Last time it was all scorched earth and a sky the blue of blue flame.
This time: a smattering of rainclouds drifting slowly beneath a higher layer of white. Greener country, cooler temperatures – the green of the cork trees, for example, like the brush strokes of a painter on the tans of the summer grass.
Last time we played flamenco – Camarón and Paco de Lucia and all the rest of it as we set out on our first big jaunt into the interior of this intoxicating country.
This time: I’m woozy with words in the passenger seat, a headful of problems from the page. The music is americana – plucked strings as the forests slip by. The lakes, the oleanders, the country more colourful somehow this colder summer, the range of shades augmented by sunlight dapples as the heavy cloud lumbers on and breaks here and there.
A wind farm pops up, the turbines standing sentinel on the horizon. As we get closer we see that they’re spinning fast – dervishes, describing an incessant ‘now’ with the rotation of their blades over the ‘always’ of the timeless landscape. The sky over them a gun metal grey, a few rickety old horses grazing on the roadkill-peppered verge.
Finally, droplets on the windscreen. I open my window to smell the rain and stick my fingers out to catch a few drops. It’s cool out there, but as we near Seville the heat rises and the air-conditioning goes on. A brace of ducks flies overhead in such tight formation – a series of peaks and troughs – that they almost seem to spell a word, till it crumbles in the air above us. The sky is big and complicated, busy with cloud streaks and cumuli as we drive beneath a series of legoland bridges, passing the out-of-town silos and the factories, then over the suspension bridge and away from the city through cranes, business centres and retail parks, the old Expo ’92 site with its orbs and cubes and plastic ripples that refract the sun. On the other side a massive monastery and water tower as we join the Ruta de Plata, the ancient route along which silver was transported south form mines in the northern mountains.
We overtake an old Renault 4, a model I love beyond reason, that recalls my childhood drives across France and Spain, firing every nostalgia synapse in my brain as it does so. That such a thing can drive along beside us today is testimony to the fact that there are still people out there who bother to fix things. I look at the driver – a middle-aged man with grey hair and a short-sleeved, checked shirt – and admire him.
The earth around here is red and the country has become more hilly, draped in shady dehesa. It flattens out again towards Merida and a melange of dry grass colours. Not a single element of my visual field – the oleanders along the median strip, the crops, the hills in the distance, painted arrows on the road, the green bollard phalanxes at the exits, the blue and yellow roadsigns, the overpasses, the complex sky – fails to simultaneously lull and stimulate. There is no deeper connection a traveler can have than the one he has with the road in front of him: the black and white lines that compel him forward, the great tapering invitation of it, the a to b, the start to finish, the straight ahead, straight ahead…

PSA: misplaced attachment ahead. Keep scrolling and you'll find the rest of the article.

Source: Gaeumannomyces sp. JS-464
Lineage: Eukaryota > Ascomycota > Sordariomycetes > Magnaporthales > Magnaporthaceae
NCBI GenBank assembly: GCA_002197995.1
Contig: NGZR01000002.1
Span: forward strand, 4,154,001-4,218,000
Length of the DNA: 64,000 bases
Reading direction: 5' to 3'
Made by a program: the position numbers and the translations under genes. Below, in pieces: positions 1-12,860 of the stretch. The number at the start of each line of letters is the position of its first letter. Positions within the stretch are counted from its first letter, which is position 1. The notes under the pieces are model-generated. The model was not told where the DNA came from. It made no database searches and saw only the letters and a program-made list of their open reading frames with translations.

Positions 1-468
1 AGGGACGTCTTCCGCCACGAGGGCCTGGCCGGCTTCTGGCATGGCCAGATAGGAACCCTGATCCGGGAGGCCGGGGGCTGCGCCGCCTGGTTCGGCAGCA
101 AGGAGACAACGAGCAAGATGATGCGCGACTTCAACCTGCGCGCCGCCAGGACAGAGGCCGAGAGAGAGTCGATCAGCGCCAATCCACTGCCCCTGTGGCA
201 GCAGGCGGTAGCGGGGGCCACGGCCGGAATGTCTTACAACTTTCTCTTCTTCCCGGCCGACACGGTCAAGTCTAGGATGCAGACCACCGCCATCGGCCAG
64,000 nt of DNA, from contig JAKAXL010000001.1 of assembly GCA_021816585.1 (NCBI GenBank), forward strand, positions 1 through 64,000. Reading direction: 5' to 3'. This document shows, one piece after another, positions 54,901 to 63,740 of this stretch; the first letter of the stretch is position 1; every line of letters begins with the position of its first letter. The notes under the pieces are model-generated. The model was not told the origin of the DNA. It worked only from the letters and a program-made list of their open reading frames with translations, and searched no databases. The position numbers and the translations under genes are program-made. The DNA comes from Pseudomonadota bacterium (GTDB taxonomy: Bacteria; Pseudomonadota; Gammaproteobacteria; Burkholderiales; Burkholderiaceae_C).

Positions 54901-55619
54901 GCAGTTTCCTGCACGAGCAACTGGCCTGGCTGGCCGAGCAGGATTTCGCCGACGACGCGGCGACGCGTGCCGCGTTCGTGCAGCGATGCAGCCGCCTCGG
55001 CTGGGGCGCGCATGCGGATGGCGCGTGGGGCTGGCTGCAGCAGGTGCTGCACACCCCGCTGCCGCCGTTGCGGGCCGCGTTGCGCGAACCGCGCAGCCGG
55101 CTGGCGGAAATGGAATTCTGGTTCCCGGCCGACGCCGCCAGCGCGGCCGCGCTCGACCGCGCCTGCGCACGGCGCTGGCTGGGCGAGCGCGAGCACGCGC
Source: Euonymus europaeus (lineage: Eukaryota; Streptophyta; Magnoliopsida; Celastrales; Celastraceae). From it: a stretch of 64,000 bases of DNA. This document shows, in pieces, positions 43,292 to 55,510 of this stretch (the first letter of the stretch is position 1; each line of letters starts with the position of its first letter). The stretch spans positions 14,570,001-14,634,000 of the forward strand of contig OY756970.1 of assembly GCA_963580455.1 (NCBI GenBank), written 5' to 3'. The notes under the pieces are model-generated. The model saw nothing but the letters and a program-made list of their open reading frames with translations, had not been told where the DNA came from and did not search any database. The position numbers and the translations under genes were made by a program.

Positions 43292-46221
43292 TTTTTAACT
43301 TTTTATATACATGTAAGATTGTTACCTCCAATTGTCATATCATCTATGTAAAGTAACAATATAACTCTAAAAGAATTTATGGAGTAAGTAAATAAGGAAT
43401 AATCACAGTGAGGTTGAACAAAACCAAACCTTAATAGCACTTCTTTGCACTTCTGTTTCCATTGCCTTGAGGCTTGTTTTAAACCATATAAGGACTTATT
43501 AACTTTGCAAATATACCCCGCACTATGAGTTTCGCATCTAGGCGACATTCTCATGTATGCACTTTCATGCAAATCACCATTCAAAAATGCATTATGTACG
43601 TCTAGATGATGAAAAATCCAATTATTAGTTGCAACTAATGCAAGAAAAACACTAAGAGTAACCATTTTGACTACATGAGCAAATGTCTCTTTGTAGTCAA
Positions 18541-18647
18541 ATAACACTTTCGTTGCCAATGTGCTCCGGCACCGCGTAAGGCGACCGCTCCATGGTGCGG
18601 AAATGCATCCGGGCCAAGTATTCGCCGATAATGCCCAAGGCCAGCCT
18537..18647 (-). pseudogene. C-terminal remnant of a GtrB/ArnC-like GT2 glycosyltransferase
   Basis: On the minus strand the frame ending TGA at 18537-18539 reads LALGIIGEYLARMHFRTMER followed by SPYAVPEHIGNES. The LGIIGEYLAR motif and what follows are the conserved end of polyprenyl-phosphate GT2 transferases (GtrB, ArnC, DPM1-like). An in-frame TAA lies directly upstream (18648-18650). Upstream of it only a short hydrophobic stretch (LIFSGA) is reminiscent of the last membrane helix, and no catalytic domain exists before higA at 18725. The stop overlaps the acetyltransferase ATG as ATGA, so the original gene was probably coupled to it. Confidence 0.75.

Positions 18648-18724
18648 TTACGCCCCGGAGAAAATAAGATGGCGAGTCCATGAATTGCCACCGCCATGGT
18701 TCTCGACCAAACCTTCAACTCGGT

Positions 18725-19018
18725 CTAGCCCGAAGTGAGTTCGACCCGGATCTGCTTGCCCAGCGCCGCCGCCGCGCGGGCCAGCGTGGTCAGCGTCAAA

I spot a large hunting bird, perhaps even an eagle, and it must have spied something on the tarmac because it drops down in a series of sharp twists and turns and disappears behind the barrier, then rises again with nothing in its talons, manouevering desperately to avoid the traffic. On to the A5 and into new territory; last time we spent our first night in Caceres, this time it’ll be Trujillo.
Something about the town’s central Plaza Mayor makes me want to call it a piazza – for whatever reason the palace towers and galleried walkways, the church and the central fountain, seem Italian to me, especially as night draws in and a few diners begin to take tables on the terraces. I’ve never set foot in Italy, but still.
We sit in a renowned bar of the town, enjoying their free tapas and afterwards we walk. At the other side of the square we take a corner and stroll into what seems to be a quieter part of town. The little wooden doorway – cut out of a much larger wooden doorway – of a grand old building is open and light pours out from the interior. A plaque on the wall informs us that this is one of Trujillo’s numerous palaces.
Built on new money from the new world, I can’t imagine it’s actually open at this time of night but my curiousity gets the better of me and I put my head inside. In a stony courtyard there’s a sandwich board with a poster on it. Something polyphonic. And then the music begins. Through a doorway in the corner of the yard, the sound of a choir. We sneak up to it and stand behind a huddle of other surreptious observers, tiptoeing to get a look over their shoulders.
What we see is an elegant patio on a grand scale, galleried above and adorned with two stately palm trees at one end – at the other end a choral group on a dais, around twenty in number, half of them men and half women. They have an informal look to them and a median age of fifty and would appear to be hobbyists if it wasn’t for the poise and control in their delivery as they rattle through a selection of short pieces, some of them classical and some of them not, all of them filling up the night air exquisitely. Nobody is taking any money or appears to object to our being here – we can’t quite believe we’re having this second encounter with unexpected music in as many weeks.
Trujillo’s little gift for us: a mesmerising surprise and this time just like last time – it both lulls and stimulates, soporates and thrills.
We step inside.